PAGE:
Since July 1st, service providers like Housing Forward have not received funding from the State of Illinois because of the state budget impasse. As the deadlock over the budget enters its fifth month, there are very real consequences associated with the failure of legislators to simply begin negotiations, let alone reach an agreement. Last week, the United Way of Metropolitan Chicago released a survey of human services providers throughout the state, and the outlook is bleak.
Of the 544 responding agencies (of which Housing Forward was one), 84% have cut the number of clients they serve (an increase of 50% since the same survey administered in July), and 79% have cut programs. 31% of the agencies have less than one month of cash reserves remaining, and 25% have already been forced to tap lines of credit to keep the lights on in their agencies. Finally, more than 1 out of every five responding agencies has had to lay off staff to remain afloat.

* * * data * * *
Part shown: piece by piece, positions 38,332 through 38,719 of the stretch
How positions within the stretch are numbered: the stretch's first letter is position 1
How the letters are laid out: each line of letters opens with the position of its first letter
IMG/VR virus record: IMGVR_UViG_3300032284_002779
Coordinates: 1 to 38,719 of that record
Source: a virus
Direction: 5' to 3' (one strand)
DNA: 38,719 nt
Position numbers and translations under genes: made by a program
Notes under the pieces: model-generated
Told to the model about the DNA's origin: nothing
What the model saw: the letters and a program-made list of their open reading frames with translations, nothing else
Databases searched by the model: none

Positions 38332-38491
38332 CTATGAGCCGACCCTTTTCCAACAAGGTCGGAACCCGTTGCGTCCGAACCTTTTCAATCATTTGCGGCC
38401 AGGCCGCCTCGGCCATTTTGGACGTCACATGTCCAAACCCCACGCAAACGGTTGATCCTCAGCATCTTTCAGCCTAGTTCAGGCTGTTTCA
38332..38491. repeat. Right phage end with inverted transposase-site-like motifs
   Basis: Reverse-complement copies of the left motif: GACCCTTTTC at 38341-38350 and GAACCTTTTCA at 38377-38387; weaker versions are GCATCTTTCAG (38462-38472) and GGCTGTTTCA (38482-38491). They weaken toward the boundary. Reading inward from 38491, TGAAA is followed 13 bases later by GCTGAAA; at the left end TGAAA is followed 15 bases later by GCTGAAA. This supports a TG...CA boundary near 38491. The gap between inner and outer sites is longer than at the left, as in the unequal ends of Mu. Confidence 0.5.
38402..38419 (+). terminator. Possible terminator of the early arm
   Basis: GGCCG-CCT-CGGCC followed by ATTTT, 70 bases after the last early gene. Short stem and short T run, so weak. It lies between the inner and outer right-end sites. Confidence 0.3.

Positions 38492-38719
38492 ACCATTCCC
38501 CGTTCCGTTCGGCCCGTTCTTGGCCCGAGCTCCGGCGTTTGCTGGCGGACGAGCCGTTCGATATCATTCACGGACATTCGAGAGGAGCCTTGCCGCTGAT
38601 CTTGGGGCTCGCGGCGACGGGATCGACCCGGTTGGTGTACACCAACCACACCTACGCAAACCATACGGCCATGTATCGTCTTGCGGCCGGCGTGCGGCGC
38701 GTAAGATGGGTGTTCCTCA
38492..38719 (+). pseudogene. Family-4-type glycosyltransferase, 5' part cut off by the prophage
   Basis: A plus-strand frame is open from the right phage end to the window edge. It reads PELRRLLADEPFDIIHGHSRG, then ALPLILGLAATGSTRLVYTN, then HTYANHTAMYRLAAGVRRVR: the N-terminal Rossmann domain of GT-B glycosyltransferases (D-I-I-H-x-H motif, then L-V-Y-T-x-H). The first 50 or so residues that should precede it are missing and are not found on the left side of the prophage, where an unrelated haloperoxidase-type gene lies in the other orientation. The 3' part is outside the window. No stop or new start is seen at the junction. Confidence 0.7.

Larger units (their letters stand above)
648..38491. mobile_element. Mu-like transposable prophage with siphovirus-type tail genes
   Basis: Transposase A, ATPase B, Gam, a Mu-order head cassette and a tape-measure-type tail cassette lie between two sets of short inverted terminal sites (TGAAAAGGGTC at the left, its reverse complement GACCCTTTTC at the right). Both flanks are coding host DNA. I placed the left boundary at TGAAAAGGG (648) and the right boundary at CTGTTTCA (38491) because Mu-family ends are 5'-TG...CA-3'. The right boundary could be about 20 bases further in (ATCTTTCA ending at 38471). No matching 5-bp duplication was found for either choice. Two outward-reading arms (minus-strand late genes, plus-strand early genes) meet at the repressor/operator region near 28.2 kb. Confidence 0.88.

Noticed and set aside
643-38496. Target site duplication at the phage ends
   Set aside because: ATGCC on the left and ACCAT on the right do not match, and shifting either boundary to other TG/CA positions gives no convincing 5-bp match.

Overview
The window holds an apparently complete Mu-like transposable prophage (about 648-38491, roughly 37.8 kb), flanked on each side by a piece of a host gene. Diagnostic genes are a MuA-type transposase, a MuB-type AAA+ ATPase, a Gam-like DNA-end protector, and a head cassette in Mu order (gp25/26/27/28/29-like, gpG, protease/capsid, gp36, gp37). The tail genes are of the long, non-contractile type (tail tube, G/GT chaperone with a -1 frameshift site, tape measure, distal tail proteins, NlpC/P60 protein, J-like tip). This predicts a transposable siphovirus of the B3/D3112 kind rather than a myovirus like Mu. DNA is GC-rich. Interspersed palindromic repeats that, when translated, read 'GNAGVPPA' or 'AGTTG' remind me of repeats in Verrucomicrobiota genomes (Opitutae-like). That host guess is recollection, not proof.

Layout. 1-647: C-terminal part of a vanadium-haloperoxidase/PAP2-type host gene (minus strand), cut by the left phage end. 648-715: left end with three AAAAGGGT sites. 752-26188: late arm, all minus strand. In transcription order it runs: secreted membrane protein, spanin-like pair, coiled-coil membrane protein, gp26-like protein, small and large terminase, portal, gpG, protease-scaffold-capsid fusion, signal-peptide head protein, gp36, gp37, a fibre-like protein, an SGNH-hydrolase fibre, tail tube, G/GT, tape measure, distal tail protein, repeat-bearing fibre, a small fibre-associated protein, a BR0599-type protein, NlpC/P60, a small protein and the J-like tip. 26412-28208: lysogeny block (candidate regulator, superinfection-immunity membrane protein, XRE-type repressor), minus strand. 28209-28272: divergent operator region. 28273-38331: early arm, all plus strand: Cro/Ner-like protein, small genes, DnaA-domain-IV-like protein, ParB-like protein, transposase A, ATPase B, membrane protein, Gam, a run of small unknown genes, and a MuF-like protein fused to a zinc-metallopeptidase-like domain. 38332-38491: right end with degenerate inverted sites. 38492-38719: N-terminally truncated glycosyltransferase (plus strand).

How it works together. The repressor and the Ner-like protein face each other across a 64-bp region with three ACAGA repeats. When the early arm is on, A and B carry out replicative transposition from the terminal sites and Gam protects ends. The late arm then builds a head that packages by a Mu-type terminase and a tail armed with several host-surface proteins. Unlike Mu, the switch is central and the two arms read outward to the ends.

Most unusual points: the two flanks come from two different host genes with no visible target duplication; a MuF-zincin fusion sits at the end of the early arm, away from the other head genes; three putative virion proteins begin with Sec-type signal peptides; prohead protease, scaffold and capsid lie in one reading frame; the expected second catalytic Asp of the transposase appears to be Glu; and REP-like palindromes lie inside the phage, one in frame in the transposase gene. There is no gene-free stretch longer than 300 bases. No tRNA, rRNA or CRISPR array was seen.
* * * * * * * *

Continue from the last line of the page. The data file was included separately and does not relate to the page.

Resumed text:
Because Housing Forward has an extremely diverse funding base, and is not wholly dependent on any one funder, it has not had to resort to the extreme measures outlined above. However, we are beginning to see the ripple effect caused by the situation. We have begun turning away individuals at our shelter door because we are reaching capacity every night. The lack of state prevention dollars also hinders our capacity to stop families in need of assistance from becoming homeless. As childcare subsidies have been reduced by 90%, we've seen more families in the PADS Shelter at one time than in any other six-week period during the program's 24-year history. As mental-health providers reduce staff and cut available programming, more individuals with severe mental illness are ending up at our front door. The examples go on and on, but one thing is clear...the longer powerbrokers in the state use the most vulnerable residents as bargaining chips, the more dire the situation will get.
Aside from the staggering human costs, inaction is digging the state into an even deeper financial hole. While cutting and withholding payments to human service providers that are providing preventative programming saves money right now, the costs are simply shifted to more costly taxpayer-funded institutions like jails and public hospitals.
While many people are split on what the right direction for Illinois is, it is clear that doing nothing is not an option. To contact your elected officials and let them know that you will not tolerate continued inaction, please use the link below: